The legal fraternity hasn't had the happiest start to a new year. According to press reports, the Johannesburg High Court is in an almost unbelievable state of chaos – most of the lifts don't work (The Star reported that 13 people had been stuck in one of the lifts, the only one operational, for an hour, a prospect that would terrify even hardened criminals), neither does the air-conditioning (which means the courts themselves become unbearable). It is, frankly, a mess – invariably dirty and slovenly in addition to falling down. I'm surprised the judges have put up with it for so long.
On November 12 last year, in Groningen, Netherlands, two men were sentenced to prison terms of nine and five years in what had been one of the most sensational cases involving HIV issues to date. They had confessed to drugging and raping men, and then injecting them with HIV infected blood, at gay parties organised over the internet, between January 2006 and May 2007.
Nando's really does seem to have the edge in its advertising campaigns: through being cleverly satirical of many of the rainbow nation's quirks, they invariably elicit a laugh (or at least a muffled giggle) from viewers. Nando's is, excuse the pun, sometimes put in the 'hot seat' for its commercials.
The beginning of the year is a good time to return to basics, and re-examine the principles of advertising law we all learnt in Contracts 101. But, far from being a simple academic exercise, this is an important issue in the face of s23 of the Consumer Protection Bill.
Under the provisions of the Income Tax Act (58 of 1962, as amended), persons treated as “resident" in South Africa are subject to tax on a world-wide basis. Those who aren't treated as resident, but rather are regarded as “non-resident" for tax purposes in the country, are only taxed on what is referred to as “South African sourced income."
In a previous article (without prejudice Nov 08, p31), I was strongly critical of the provisions of s23I of the Income Tax Act which came into operation on January 1 2009. Since then , the section has been rewritten and is to be substituted effective January 1 2009, once the Revenue Laws Amendment Bill (80 of 2008) has been enacted. The question that arises is whether the new provisions are an improvement or whether they are still subject to the same criticisms?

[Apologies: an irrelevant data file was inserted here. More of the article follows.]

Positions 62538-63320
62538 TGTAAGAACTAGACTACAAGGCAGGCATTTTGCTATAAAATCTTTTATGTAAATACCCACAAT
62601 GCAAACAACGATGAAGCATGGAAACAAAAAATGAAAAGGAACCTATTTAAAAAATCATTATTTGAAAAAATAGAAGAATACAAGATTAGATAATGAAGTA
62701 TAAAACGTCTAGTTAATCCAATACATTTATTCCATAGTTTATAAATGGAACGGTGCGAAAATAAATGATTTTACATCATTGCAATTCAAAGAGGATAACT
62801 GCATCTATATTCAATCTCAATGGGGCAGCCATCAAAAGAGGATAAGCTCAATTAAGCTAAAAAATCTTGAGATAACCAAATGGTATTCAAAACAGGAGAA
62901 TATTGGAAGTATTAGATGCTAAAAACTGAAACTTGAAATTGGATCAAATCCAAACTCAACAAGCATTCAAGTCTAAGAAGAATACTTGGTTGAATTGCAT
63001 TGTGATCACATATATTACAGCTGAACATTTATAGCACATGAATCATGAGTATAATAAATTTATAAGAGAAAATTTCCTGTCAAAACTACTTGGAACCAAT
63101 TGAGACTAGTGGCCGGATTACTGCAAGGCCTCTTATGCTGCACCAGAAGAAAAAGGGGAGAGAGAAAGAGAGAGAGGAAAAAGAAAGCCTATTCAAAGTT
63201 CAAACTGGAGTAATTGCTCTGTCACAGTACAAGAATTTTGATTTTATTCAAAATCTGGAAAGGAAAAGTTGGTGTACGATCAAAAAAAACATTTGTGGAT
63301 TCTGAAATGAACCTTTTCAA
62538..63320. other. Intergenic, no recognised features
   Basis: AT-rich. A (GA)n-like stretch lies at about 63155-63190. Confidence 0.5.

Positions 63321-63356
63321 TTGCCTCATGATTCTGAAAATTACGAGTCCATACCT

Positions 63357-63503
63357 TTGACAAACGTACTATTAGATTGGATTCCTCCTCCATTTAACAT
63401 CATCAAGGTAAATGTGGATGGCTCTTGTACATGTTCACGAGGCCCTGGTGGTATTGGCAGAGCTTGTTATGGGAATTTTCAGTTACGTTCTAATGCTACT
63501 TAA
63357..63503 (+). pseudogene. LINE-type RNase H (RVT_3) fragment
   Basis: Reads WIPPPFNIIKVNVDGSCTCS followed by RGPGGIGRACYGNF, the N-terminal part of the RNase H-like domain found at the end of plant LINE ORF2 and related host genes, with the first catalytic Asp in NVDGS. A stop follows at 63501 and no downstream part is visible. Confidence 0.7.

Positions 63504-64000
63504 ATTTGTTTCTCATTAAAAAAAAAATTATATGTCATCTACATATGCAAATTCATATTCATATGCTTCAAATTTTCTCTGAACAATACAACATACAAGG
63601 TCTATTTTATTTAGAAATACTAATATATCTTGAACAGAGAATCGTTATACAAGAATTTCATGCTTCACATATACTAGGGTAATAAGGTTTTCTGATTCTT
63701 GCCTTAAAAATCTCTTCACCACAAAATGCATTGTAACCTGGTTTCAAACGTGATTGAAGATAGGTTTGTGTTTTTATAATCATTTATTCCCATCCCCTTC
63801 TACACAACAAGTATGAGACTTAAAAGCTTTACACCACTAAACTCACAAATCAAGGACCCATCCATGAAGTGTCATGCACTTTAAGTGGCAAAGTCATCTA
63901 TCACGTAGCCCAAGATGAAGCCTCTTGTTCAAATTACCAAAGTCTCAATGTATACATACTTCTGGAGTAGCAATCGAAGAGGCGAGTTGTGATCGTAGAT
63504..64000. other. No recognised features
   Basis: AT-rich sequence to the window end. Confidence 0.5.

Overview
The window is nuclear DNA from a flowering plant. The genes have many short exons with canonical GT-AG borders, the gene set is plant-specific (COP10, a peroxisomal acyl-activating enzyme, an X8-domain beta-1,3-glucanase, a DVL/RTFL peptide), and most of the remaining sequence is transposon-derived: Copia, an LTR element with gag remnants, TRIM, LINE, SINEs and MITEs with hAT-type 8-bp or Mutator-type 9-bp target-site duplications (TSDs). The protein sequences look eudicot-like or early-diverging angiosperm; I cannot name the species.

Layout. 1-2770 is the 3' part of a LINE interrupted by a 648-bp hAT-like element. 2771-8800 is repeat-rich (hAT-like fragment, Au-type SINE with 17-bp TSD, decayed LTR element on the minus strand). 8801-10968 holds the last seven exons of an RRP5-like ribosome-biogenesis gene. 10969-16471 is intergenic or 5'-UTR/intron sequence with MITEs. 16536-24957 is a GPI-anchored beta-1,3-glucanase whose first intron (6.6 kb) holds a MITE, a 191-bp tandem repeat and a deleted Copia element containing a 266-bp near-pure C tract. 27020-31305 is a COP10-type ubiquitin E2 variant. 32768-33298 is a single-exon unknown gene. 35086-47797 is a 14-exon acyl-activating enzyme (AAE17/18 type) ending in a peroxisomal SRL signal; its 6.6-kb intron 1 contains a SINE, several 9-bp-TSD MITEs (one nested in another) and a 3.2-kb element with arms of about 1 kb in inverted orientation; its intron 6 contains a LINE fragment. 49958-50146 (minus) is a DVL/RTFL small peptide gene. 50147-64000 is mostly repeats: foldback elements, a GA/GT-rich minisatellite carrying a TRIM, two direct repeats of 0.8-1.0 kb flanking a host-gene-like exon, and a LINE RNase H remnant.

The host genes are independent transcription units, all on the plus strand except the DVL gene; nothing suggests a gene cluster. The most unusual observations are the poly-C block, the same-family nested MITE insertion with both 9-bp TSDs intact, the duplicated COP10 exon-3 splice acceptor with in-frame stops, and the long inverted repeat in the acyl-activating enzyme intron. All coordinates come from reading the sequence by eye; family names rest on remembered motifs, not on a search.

For decades South Africans have used nominee shareholders to hold their shares in companies to ensure their holdings remain 'off the radar'. At common law it is quite permissible for the registered holder of a share(s) to do so as an agent (or nominee) for the owner or beneficial shareholder of those shares.
The Transvaal High Court has given judgement in African Sun Hotels (Pty) Ltd v The Registrar of Companies and another, Case No. 58013/2007; a case which has implications about formal notices sent to a company at its registered address.
Folklore and other forms of what has become known internationally as “traditional knowledge," (that is artwork, stories and legends, traditional medicinal preparations, traditional symbols and the like originating from indigenous sources), have become items of commercial significance in the modern world. These forms of “property" are generally in the domain of indigenous communities and ethnic groups in many countries in Africa, including South Africa, and in countries such as New Zealand, Australia and Canada.
Being dominant is not a problem. It is the abuse of a dominant position that is forbidden by the Competition Act. This note deals with the possibility of firms inadvertently finding themselves in a dominant position and discusses the obligations of a dominant firm.1
In deciding whether or not to confirm a settlement agreement as an order of the Competition Tribunal in terms of s49D of the Competition Act (89 of 99 as amended), the latter may not take into consideration any evidence other than that actually placed before it during the application for confirmation.
In a number of recent high profile matters, actions have been instituted against third par- ties who have allegedly caused the death of a bread winner. Here is an exposé of the principles developed by case law, which would entitle dependents of the deceased to sue.